This article was originally published in the 2019 Fall issue of Invest In Style Magazine.

 

The Writers’ Trust of Canada’s $25,000 Shaughnessy Cohen Prize for Political Writing recognizes the best nonfiction books of the past year that have the potential to shape discussion on political issues Canadians should be thinking about. The annual shortlist combines compelling new insights with in-depth research and significant literary merit. Looking to learn more about a subject or be introduced to important new ideas? Be sure to check out these books!

 

 

2018 WINNER BOYS: WHAT IT MEANS TO BECOME A MAN, BY RACHEL GIESE

Drawing on extensive research and interviews with educators, activists, parents, psychologists, sociologists, and young men, Rachel Giese highlights initiatives that demonstrate how damaging perceptions of masculinity can be unlearned.

“With a skillful mix of original reporting, scholarly research, and personal anecdotes, Rachel Giese presents a deeply felt examination of the forces that shape how boys see themselves and how we see them.” —Jury Citation

 

2018 FINALIST HOMES: A REFUGEE STORY, BY ABU BAKR AL RABEEAH AND WINNIE YEUNG

This is the true story of how a young boy emerged from a war zone and found safety in Canada. As told to her by Abu Bakr al Rabeeah, Winnie Yeung recounts a journey that provides a new window of understanding into today’s Syrian conflict.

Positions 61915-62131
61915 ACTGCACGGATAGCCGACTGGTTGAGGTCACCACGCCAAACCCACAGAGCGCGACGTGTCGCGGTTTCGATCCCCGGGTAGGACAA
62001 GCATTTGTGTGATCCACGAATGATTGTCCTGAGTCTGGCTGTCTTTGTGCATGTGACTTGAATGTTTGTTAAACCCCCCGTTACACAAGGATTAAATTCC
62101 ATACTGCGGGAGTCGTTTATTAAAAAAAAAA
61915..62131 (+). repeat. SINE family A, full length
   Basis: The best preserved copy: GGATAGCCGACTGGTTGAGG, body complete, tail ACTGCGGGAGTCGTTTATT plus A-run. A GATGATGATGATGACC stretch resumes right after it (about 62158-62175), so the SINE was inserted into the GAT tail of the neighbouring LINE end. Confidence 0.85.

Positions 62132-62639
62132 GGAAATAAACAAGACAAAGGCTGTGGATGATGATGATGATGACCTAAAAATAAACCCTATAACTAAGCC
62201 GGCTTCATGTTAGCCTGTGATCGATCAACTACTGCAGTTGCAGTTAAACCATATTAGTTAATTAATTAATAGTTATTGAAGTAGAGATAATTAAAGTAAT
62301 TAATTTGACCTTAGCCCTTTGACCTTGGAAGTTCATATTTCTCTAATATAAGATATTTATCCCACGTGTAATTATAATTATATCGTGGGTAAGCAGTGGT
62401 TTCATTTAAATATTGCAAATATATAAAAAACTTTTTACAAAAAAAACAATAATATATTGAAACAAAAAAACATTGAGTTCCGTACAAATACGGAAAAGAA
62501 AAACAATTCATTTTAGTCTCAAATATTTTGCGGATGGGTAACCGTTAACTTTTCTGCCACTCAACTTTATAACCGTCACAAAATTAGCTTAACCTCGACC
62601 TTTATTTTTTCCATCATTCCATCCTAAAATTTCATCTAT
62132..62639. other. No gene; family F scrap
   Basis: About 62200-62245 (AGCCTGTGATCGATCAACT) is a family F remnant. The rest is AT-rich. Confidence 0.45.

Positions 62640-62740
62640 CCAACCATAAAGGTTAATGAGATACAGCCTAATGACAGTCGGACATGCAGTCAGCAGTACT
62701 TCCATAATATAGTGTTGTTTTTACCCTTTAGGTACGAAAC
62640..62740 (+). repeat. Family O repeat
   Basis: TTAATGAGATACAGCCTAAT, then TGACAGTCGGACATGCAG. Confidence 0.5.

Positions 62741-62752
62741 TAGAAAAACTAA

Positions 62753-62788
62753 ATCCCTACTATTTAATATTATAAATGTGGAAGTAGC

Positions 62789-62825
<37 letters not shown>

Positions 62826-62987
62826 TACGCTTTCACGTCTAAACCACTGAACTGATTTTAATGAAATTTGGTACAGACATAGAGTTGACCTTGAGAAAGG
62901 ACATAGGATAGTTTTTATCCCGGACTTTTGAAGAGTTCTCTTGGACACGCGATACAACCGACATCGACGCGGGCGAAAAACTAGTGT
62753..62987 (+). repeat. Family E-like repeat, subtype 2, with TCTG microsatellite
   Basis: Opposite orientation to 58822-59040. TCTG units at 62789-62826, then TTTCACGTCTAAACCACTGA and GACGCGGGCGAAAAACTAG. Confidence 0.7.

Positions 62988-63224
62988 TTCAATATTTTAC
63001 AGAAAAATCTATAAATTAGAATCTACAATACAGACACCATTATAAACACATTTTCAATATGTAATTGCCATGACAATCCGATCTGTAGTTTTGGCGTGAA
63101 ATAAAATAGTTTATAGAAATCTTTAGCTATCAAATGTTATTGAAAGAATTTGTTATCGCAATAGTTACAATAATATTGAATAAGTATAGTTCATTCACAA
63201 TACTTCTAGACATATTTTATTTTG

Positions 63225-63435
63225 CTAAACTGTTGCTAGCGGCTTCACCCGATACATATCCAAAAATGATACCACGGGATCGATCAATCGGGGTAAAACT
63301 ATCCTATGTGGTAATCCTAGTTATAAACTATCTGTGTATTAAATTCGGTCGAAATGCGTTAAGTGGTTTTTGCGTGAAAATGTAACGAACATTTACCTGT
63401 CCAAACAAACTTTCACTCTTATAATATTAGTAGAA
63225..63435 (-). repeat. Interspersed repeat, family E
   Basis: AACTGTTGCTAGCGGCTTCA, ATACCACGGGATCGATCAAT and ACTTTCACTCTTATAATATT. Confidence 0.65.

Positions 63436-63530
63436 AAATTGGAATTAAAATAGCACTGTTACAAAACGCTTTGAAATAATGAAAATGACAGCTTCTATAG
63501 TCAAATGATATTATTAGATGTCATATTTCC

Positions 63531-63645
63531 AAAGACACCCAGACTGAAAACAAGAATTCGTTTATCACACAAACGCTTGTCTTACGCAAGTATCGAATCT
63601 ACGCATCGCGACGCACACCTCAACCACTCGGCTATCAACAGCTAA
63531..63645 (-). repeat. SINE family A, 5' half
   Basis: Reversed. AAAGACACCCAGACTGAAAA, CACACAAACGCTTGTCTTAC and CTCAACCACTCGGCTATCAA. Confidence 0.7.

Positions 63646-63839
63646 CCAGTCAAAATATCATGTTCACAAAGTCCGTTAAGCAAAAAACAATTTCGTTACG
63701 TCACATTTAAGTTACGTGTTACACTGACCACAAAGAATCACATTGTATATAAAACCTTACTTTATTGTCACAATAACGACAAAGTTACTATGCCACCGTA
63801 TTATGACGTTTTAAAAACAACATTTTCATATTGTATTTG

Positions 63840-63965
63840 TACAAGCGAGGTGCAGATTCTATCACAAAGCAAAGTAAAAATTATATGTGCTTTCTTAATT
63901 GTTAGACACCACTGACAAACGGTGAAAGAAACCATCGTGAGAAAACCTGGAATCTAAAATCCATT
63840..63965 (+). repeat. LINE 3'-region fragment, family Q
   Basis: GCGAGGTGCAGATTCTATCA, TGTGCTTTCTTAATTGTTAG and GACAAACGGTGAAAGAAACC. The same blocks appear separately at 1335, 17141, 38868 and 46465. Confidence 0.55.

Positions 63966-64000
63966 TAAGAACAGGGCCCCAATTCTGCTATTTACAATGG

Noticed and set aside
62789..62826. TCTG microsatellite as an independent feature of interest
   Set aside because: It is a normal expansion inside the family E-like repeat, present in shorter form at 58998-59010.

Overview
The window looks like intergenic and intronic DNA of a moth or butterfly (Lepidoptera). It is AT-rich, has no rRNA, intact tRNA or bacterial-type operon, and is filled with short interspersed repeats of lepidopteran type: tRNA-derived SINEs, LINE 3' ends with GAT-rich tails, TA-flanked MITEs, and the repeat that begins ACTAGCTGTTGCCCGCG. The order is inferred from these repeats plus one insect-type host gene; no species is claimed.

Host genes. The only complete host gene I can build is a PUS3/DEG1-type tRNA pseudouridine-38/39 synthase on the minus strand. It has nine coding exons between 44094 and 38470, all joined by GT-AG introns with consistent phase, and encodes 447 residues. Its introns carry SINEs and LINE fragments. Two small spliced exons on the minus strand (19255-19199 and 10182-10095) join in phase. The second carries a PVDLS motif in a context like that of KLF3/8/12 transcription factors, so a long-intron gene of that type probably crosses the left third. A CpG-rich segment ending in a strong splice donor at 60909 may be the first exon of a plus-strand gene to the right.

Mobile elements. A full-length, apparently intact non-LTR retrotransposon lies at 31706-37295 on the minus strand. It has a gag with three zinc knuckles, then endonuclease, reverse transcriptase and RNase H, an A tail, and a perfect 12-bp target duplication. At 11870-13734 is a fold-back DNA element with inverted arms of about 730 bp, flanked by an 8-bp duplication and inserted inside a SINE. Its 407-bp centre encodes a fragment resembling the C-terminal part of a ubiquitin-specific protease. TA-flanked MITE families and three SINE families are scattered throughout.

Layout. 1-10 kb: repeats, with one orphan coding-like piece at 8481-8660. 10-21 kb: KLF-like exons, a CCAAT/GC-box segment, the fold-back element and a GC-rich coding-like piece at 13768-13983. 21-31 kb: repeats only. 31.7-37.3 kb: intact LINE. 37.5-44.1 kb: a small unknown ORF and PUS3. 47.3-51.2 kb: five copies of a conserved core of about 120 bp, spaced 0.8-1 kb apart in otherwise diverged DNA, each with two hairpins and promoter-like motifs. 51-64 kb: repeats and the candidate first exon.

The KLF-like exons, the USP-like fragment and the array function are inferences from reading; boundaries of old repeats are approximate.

“This extraordinary story is about the resilience of family in the face of profound terror; Yeung writes with a deceptively simple, meticulously observing eye and novelistic attention to plot and character.” —Jury Citation

 

2018 FINALIST BREACHING THE PEACE: THE SITE C DAM AND A VALLEY’S STAND AGAINST BIG HYDRO, BY SARAH COX

Sarah Cox weaves the stories of expropriated farmers and First Nations’ leaders into an exposé of Big Hydro and its power to erode land, rights, and the ability to embrace alternative clean energy sources.

“Cox elevates this story by taking readers around the globe, from Brazil to Ukraine to China, where other hydroelectric dams have deeply impacted communities. This is the gripping and extraordinary story of a community resisting a powerful Crown corporation to protect the Peace Valley.” —Jury Citation

 

2018 FINALIST PIPE DREAMS: THE FIGHT FOR CANADA’S ENERGY FUTURE, BY JACQUES POITRAS

Pipe Dreams is the story of the rise and fall of the Energy East pipeline. Conceived as a back-up plan to the stalled Keystone XL pipeline, it became a crucible for national debate over the future of oil.

“Remarkably researched, original, and captivating, Pipe Dreams details the ubiquitous significance of the oil and gas industry in Canada. This is a vivid cross-country journey through the national debate over complex environmental and economic anxieties and the future of oil.” —Jury Citation

 

2018 FINALIST BIG LONELY DOUG: THE STORY OF ONE OF CANADA’S LAST GREAT TREES, BY HARLEY RUSTAD

In 2011, a logger came across a 230-foot Douglas fir while walking through a stand of old-growth forest on Vancouver Island. He marked it to remain untouched. In its isolation, the Douglas fir came to exemplify both the grandeur of such trees and the plight of their survival.

“A brilliant story about the challenges, losses, and triumphs of conservation today. Rustad is a careful reporter and an excellent storyteller, combining these skills to weave together the ecology of British Columbia and the politics of contemporary environmentalism into a single engaging narrative about Big Lonely Doug, one of Canada’s last great trees.” —Jury Citation

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